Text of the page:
It has been recognised that unconjugated bilirubin contains hepatic anti-fibrogenic and anti-inflammatory properties and is a potent physiological antioxidant cytoprotectant. We believe that unconjugated hyperbilirubinemia may protect against development of non-alcoholic steatohepatitis (NASH).


This study was conducted to assess the association of serum unconjugated bilirubin levels and histological liver damage in non-alcoholic fatty liver disease (NAFLD).


This was a retrospective analysis involving adult patients from a tertiary medical centre undergoing liver biopsy to evaluate suspected NAFLD or NASH and a control group without NAFLD based on normal liver ultrasound, labs and history. Identification of unconjugated hyperbilirubinemia was based on the presence of predominantly unconjugated bilirubin ≥1.0 mg/dL (17.1 μmol/L) while fasting, in the absence of haemolytic disease or other hepatic function alteration.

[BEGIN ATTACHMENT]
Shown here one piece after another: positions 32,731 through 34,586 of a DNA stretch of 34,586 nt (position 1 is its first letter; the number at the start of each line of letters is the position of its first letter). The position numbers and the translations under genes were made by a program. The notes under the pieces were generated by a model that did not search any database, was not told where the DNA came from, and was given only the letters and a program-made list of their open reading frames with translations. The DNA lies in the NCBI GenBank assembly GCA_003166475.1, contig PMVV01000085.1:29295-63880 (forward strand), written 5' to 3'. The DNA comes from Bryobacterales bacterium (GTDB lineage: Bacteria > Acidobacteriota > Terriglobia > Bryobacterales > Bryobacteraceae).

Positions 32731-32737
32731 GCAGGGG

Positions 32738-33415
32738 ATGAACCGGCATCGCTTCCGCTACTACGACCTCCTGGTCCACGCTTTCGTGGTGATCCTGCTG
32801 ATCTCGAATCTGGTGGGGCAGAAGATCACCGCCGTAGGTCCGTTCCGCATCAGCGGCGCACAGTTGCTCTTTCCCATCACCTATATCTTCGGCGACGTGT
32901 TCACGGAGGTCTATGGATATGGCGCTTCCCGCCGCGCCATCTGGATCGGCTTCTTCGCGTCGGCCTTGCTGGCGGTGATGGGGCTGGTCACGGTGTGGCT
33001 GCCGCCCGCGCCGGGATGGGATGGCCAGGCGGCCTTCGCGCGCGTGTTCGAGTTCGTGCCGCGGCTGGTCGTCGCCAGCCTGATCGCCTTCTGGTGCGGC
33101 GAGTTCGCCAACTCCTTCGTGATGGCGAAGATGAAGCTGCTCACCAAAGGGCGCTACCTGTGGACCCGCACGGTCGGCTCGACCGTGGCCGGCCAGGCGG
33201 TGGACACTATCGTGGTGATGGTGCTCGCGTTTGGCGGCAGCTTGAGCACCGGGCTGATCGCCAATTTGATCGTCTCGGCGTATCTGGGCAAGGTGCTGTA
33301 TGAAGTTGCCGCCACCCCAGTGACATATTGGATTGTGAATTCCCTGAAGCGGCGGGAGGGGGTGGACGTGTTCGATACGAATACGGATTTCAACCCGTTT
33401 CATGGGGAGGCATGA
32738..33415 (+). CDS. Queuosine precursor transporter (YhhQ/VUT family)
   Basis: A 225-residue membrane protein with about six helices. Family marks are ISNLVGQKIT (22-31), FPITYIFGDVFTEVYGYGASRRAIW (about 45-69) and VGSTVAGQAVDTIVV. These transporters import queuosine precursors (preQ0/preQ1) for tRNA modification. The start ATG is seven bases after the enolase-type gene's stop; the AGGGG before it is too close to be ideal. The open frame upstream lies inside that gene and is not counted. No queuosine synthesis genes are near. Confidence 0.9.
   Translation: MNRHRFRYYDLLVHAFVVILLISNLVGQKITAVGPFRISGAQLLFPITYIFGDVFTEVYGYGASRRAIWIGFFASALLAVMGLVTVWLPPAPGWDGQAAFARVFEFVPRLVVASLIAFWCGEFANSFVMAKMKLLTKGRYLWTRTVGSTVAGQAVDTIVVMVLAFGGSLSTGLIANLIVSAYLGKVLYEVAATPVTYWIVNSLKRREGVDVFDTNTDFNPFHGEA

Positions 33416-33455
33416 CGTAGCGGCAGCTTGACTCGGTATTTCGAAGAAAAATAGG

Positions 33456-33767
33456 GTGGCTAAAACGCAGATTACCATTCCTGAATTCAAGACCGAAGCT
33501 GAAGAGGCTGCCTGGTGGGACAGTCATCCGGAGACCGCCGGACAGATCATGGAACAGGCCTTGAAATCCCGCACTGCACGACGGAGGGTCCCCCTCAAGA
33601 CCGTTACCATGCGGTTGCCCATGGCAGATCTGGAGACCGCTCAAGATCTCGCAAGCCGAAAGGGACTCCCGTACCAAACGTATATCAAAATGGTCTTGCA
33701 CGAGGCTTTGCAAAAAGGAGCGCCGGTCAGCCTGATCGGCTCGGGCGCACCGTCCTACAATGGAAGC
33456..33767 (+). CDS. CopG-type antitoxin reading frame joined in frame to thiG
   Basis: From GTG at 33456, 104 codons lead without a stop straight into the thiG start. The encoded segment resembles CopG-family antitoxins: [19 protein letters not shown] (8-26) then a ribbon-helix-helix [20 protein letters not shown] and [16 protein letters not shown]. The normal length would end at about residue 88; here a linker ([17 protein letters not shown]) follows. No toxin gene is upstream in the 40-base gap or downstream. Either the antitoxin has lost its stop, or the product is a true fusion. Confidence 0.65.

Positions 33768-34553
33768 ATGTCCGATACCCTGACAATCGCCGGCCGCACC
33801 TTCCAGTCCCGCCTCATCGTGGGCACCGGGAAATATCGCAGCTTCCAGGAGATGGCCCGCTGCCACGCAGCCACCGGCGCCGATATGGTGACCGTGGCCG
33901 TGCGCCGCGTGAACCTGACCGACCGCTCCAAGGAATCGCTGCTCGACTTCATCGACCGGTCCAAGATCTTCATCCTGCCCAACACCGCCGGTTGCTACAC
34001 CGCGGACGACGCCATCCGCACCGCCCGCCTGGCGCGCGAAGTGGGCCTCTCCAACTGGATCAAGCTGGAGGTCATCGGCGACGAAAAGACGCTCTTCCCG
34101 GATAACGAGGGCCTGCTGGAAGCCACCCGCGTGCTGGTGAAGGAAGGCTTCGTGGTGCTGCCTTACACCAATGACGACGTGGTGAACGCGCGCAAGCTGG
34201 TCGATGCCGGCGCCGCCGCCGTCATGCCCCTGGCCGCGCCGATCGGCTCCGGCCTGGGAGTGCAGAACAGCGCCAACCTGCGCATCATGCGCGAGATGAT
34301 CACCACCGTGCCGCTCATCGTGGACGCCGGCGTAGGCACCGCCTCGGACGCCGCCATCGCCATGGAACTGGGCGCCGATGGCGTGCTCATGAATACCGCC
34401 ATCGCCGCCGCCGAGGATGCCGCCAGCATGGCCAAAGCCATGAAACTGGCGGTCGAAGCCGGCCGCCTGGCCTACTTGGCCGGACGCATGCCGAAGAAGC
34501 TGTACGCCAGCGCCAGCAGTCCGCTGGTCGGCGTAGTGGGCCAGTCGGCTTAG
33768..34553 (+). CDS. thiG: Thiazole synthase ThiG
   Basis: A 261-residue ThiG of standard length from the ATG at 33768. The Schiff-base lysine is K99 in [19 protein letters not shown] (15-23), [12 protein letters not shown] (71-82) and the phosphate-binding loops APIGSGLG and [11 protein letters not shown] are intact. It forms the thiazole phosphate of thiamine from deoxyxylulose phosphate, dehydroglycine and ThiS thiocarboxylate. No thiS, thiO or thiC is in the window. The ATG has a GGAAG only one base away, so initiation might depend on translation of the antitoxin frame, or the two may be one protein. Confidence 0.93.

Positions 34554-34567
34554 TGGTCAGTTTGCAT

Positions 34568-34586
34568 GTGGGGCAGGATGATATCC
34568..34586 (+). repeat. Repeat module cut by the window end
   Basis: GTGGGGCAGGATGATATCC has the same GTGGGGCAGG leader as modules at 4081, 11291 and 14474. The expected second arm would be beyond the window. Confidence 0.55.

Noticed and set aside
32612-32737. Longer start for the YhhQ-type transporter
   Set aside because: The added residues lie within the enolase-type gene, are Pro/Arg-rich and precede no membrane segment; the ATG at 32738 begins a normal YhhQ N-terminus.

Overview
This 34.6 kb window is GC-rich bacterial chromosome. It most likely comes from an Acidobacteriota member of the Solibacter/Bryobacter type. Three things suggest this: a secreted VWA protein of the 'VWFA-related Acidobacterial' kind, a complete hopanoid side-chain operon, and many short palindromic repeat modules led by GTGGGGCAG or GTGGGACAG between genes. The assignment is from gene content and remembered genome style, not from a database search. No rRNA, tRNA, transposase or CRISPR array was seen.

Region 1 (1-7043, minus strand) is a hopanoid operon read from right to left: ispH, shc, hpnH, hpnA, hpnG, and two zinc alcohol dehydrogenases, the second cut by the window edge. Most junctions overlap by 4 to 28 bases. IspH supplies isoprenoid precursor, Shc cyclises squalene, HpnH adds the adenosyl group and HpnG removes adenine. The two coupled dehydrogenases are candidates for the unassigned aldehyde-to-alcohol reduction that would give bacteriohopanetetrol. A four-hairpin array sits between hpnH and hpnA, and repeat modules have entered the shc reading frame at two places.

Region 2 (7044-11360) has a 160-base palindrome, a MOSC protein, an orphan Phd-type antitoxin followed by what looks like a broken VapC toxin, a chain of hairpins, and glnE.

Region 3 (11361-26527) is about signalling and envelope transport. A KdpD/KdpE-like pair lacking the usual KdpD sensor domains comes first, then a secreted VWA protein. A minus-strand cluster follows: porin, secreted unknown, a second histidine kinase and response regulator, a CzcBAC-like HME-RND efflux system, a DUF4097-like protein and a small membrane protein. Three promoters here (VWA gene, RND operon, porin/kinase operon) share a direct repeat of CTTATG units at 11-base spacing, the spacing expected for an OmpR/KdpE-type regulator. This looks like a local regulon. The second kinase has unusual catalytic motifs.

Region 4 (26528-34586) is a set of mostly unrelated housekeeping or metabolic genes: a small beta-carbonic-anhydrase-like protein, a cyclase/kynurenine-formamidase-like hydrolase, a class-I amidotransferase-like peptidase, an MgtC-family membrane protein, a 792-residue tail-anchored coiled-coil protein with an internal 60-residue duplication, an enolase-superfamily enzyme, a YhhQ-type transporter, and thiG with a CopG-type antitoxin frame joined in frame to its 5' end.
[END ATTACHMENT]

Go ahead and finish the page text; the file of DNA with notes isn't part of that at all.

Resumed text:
Six-hundred and forty-one patients were included. Unconjugated hyperbilirubinemia was inversely associated with NASH (OR 16.1, 95% CI 3.7–70.8 P < 0.001). Of the patients without NAFLD (133 patients), 13 (9.8%) had unconjugated hyperbilirubinemia (range 1.0–1.8, mean 1.4). Of the patients with NAFLD without NASH (285 patients), 32 (11.2%) had unconjugated hyperbilirubinemia (range 1.0–3.0, mean 1.4). Of the patients with NASH (223 patients), three (1.3%) had unconjugated hyperbilirubinemia (1.0, 1.1, 1.4).


Unconjugated hyperbilirubinemia is inversely associated with the histopathological severity of liver damage in non-alcoholic fatty liver disease.